Gasoline tax increase measure fails in House committee
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Gasoline tax increase measure fails in House committee

Date: April 21, 2015
By: Chris Mathews
State Capitol Bureau
Links: HB 995

JEFFERSON CITY - A bipartisan group of representatives voted to kill a 2 cent gasoline tax increase measure in the House Transportation Committee Tuesday, April 21.

The bill, sponsored by Rep. Keith English, I-St. Louis County, would have permanently raised the gas tax from 17 cents to 19 cents per gallon without requiring voter approval. According to state estimates, the increase would generate an additional $55 million per year in funds to be spent on Missouri's infrastructure.

$55 million is a rather small portion of the money needed to fund the state's infrastructure projects, but the 2 cent increase would be less than the required amount to trigger voter approval of the tax increase.

In this case, the gas tax increase proposal was a bipartisan issue. Rep. Bill Lant, R-Pineville, spoke of his concerns regarding ailing bridge infrastructure in his district.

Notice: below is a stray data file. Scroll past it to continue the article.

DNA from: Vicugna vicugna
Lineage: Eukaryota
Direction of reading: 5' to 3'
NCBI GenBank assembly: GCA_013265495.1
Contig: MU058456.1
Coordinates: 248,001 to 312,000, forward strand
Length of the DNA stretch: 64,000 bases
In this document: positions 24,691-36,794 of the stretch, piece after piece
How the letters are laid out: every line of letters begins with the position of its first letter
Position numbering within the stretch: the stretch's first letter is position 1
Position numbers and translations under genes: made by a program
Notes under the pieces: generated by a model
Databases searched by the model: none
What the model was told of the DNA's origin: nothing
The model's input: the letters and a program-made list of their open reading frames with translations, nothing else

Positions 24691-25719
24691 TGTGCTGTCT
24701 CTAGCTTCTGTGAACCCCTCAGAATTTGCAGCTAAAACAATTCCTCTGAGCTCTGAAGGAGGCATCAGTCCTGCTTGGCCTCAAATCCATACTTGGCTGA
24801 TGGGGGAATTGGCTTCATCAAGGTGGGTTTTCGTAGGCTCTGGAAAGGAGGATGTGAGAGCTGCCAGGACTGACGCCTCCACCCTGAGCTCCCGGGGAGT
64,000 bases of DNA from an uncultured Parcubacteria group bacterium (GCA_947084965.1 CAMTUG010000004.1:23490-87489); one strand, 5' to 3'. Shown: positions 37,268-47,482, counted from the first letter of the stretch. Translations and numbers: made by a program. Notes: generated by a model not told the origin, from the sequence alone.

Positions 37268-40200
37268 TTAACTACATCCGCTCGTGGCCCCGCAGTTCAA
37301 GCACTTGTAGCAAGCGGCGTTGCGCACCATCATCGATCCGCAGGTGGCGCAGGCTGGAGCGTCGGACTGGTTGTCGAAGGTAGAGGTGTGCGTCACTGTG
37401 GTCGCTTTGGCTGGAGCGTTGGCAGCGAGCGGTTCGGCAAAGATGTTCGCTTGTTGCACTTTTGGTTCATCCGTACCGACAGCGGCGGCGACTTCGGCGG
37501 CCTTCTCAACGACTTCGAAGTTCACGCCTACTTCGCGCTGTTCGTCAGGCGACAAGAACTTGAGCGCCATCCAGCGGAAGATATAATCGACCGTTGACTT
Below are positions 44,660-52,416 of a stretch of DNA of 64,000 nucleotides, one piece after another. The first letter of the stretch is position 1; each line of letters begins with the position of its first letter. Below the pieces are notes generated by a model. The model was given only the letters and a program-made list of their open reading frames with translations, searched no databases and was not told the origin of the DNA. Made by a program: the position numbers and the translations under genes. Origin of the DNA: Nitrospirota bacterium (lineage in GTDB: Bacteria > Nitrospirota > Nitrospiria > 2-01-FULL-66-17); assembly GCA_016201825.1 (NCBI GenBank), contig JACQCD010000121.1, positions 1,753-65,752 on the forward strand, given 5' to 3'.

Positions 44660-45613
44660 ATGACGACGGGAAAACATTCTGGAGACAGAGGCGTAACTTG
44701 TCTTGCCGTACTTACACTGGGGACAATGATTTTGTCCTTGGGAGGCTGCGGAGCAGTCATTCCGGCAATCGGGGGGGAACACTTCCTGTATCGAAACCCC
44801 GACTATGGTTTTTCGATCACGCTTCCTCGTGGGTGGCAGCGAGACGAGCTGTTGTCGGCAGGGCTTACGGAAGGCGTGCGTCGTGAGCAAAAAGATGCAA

"We've already had two bridges that they've had to drop the load limits on because of the condition of the bridges," Lant said. "I think this is something we need to get started on."

Rep. Bob Burns, D-St. Louis County, echoed Lant's worries, citing poor road conditions in the state's rural areas.

"Something's got to be done seriously about our infrastructure in this state," Burns said. "Or instead of lowering weight limits, we're going to have a bridge collapse, which would be a catastrophe."

However, Rep. Bart Korman, R-High Hill, raised questions about the disparity in taxation the measure would create. Vehicles using alternative fuels and electric cars would receive no tax increases at all, even though they use the same roads as gas-powered cars.

"I think we need to look at taxing everybody on an equal type basis, even though there are more than one way to fuel your vehicle and move it down the road," Korman said.

Ultimately, the committee rejected the measure by a vote of 5-6, with twice as many Democrats voting against the proposal than for it.

A similar Senate measure was stalled on the chamber floor last week, after leading Republican fiscal hawks decided they would not support the bill.


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